Poking around at the nearby ex-garrison ghost town may take anything from a short stop to a thorough (illicit!) urban exploration of a few hours.
Combinations with other dark destinations:
nothing in the vicinity, so the nearest would be Liepaja
both a few hours driving time away. It really is quite a remote location.
Combinations with non-dark destinations: Some people may find the empty countryside of endless pine forest or the largely deserted coastline an attraction in itself (I found it rather boring, to be honest). The nearby Irbe river that gives the radio telescope its name is also used by some for boat/canoe excursions. In theory, you could follow the river's meandering course all the way to where it flows into the Baltic Sea.
A little further up the road towards the east from Irbene, the Mikelbaka lighthouse at Mikeltornis could be interesting – at over 60 metres (180 feet), it is said to be the tallest in the Baltics.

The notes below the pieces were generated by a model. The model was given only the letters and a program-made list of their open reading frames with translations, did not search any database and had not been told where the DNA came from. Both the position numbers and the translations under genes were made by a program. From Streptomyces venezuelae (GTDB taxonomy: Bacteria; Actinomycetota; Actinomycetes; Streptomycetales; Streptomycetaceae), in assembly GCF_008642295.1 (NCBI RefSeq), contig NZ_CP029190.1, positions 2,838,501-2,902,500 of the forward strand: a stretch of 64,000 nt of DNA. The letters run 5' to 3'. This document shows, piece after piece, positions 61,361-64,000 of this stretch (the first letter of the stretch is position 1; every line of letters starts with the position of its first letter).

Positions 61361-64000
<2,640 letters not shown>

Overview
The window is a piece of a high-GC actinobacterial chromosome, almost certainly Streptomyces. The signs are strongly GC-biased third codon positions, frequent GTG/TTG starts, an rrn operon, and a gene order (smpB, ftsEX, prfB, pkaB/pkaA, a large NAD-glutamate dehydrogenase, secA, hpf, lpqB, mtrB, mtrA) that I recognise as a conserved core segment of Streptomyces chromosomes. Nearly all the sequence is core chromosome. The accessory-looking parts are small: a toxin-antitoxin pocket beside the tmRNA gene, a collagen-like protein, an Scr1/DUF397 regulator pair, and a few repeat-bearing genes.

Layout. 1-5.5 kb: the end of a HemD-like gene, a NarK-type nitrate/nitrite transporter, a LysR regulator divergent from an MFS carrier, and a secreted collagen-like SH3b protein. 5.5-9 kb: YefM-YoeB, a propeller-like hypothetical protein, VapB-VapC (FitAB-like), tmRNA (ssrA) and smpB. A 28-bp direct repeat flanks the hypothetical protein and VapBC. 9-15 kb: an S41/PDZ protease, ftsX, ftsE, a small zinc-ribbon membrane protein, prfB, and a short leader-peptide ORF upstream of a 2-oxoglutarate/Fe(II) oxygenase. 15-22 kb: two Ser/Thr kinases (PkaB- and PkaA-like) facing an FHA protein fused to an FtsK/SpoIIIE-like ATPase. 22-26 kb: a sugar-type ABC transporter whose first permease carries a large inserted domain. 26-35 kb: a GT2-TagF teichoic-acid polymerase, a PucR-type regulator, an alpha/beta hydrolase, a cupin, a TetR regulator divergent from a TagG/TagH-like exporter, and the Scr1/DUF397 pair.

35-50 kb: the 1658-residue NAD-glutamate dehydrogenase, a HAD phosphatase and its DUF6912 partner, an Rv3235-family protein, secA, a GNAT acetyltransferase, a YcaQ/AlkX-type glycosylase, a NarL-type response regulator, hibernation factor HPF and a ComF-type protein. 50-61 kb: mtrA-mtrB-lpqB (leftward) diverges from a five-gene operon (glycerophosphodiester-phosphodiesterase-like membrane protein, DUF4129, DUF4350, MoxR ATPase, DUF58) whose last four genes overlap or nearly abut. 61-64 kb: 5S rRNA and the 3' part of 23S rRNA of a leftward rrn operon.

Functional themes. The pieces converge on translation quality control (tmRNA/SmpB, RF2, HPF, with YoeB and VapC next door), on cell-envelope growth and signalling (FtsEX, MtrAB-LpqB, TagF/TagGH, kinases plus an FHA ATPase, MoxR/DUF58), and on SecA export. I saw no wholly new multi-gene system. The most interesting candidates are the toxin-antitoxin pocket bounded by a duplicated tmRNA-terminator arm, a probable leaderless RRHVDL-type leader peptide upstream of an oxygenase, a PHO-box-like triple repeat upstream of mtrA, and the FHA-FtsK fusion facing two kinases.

Carrying on further east will take you to Slitere National Park and to Cape Kolka, where the Baltic Sea meets the Gulf of Riga. A bit out to sea lies the hexagonal artificial island with Kolka's lighthouse. And a bit south of that the coastline becomes steeper and more interesting at Evazu stavkrasts.
In the other direction, Latvia's oldest lighthouse can be found at Ovisi, which also features a small museum on the topic.
Finally, the port town of Ventspils (the country's third major harbour, together with that of Riga
) is the north-westernmost tourist centre in Latvia
, with a small old town, a popular beach and lots of flowers. Yes, the place indeed prides itself on being Latvia's “flower capital”. A local oddity is also the “cow parade” of a number of cow sculptures (including some absolutely huge ones) now permanently on display in the town.
- Irbene 01 - gate
- Irbene 02 - the radio locator from a distance
- Irbene 03 - zoomed in
- Irbene 04 - closer up
- Irbene 05 - detail
- Irbene 06 - more detail
- Irbene 07 - from below
- Irbene 08 - normally they offer tours
- Irbene 09 - former Soviet garrison
- Irbene 10 - now a ghost town
- Irbene 11 - ghost window
- Irbene 12 - ghost staircase
- Irbene 13 - wallpaper
- Irbene 14 - insight
- Irbene 15 - sign by the road